TV simulator with blinkstick square


#1

There are some gadgets for sale with leds that simulate
a working TV to pretend someone is home watching TV
to discourage burglars.

I think the Square would be perfect to try this.
Did anyone else try this and has some sample code?


How bright are the LEDs on the BlinkStick Strip and Square?
#2

It is a great idea! Already got this idea but haven´t started yet.
Look at this link, it is a DIY FakeTV. Maybe you can get your example out of the Arduino code (in the first post under the building instructions).


#3

will check it out thank you :smiley:


#4

I have a first basic implementation for a fakeTV on a BS Square

# Import blinkstick module Compatible with square
# Displays 8 random colors emulating a television set
import time
from blinkstick import blinkstick
from random import randint,uniform
print "Requires mode 2"

bstick = blinkstick.find_first()
time.sleep(0.2)
print "Current mode={0}".format(bstick.get_mode())
time.sleep(0.2)
print "Start Time : ",time.strftime('%X')

tbl=["#FF0000","#00FF00","#0000FF","#FFFF00","#00FFFF","#FFFFFF","#000000"]

while(1):
    bstick.set_color(0, index=randint(0,7),hex=tbl[randint(0,6)])
    slice=uniform(0,1)
    time.sleep(slice)

#5

This is my experiment (note: I´m not very familiar with python).

#Import blinkstick module
from blinkstick import blinkstick
from random import randint
from time import sleep
#Find the first BlinkStick
bstick = blinkstick.find_first()

try:
    while True:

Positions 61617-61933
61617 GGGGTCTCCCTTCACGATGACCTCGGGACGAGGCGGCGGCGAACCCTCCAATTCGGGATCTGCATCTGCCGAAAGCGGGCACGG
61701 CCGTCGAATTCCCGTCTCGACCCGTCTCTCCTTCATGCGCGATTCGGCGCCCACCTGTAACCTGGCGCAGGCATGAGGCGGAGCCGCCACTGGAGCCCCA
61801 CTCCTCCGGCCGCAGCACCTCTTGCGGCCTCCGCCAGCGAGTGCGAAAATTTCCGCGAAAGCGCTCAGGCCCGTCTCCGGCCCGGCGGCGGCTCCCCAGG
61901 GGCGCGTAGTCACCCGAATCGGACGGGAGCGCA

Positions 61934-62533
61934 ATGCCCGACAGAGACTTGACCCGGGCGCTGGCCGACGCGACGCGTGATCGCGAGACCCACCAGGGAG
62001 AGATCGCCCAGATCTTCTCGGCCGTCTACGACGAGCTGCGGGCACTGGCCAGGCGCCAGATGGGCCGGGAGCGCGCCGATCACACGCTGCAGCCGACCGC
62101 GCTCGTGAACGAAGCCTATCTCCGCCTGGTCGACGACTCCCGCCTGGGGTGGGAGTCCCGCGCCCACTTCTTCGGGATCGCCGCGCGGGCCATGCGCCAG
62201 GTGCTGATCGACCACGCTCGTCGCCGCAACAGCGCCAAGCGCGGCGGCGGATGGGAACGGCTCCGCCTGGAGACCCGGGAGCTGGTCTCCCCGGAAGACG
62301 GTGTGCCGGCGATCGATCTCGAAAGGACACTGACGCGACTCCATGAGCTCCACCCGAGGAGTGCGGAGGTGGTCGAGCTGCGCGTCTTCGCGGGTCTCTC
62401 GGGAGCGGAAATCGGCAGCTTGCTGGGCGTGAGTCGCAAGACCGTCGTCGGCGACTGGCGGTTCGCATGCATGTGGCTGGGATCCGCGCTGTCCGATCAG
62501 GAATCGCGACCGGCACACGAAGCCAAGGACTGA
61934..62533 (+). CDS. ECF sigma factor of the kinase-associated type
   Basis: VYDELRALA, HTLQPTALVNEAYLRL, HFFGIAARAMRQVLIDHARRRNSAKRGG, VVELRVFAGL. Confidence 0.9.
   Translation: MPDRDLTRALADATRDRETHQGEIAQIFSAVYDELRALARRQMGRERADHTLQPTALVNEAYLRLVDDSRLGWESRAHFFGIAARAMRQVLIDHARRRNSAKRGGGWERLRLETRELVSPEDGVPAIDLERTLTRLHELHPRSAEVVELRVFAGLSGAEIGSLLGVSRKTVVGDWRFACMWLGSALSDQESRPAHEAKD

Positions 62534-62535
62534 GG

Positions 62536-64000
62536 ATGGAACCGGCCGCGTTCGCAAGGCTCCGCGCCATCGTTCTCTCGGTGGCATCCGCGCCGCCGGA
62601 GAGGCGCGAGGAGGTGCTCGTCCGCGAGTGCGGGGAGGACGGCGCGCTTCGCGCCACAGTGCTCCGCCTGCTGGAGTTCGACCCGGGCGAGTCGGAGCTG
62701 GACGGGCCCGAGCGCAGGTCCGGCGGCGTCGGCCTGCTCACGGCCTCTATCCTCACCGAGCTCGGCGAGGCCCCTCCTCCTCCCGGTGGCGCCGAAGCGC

red = randint(40,100)
	green = randint(40,100)
	blue = randint(40,100)
	white = randint(40,100)
	delay = randint(1,10)
	bstick.set_color(0, 1, white, white, white) #white
	bstick.set_color(0, 2, red, 0, 0) #red
	bstick.set_color(0, 3, 0, 0, blue) #blue
	bstick.set_color(0, 4, 0, 0, blue) #blue
	bstick.set_color(0, 5, 0, green, 0) #green
	bstick.set_color(0, 6, white, white, white) #white
	sleep(3 / delay)  	
except KeyboardInterrupt:
    pass

#6

Love this idea. Will add it as a pattern to the client application :smiley:


#7

If anyone is interested in simulating TV, I just modified the above to include a range of key colours from over the course of an actual film, I guess like how an ambilight system would take average colours, and had a look at creating a selection of delays that might more closely mirror shot changes in a film. Just an idea and might make the light look more realistic from outside a window. I’ve avoided very red / orange colours for obvious reasons…

from time import sleep         
from blinkstick import blinkstick
from random import randint,choice

bstick = blinkstick.find_first()
hextbl=["#996666",
        "#8c7765",
        "#84634c",
        "#b19072",
        "#4e3726",
        "#8b818b",
        "#998d8c",
        "#4f2e21",
        "#4a4040",
        "#564a4b",
        "#8a7e71",
        "#7e6c58",
        "#665039",
        "#e2c79c",
        "#e4c99e",
        "#cdb8a1",
        "#8b786b",
        "#af9465",
        "#555c8e",
        "#4b4e70",
        "#52555f",
        "#bcb29f",
        "#8c5043",
        "#a68874",
        "#6c5e6f",
        "#289f88",
        "#b488a4",
        "#996d6c",
        "#3c7882",
        "#7f8175",
        "#52486e",
        "#cdc1b4",
        "#4a5051",
        "#6c797d"]

while(1):
    bstick.set_color(0, hex=hextbl[randint(0,6)])
    sleep(choice([0, 0.5, 1, 1, 2, 2, 3, 4, 4, 5, 6]))

Note that the above is specifically for blinkstick 1.1, as that’s what I have… To make it work for the Square you would just need to change the set_color call to include the index parameter I think, and set the mode, as per the original code.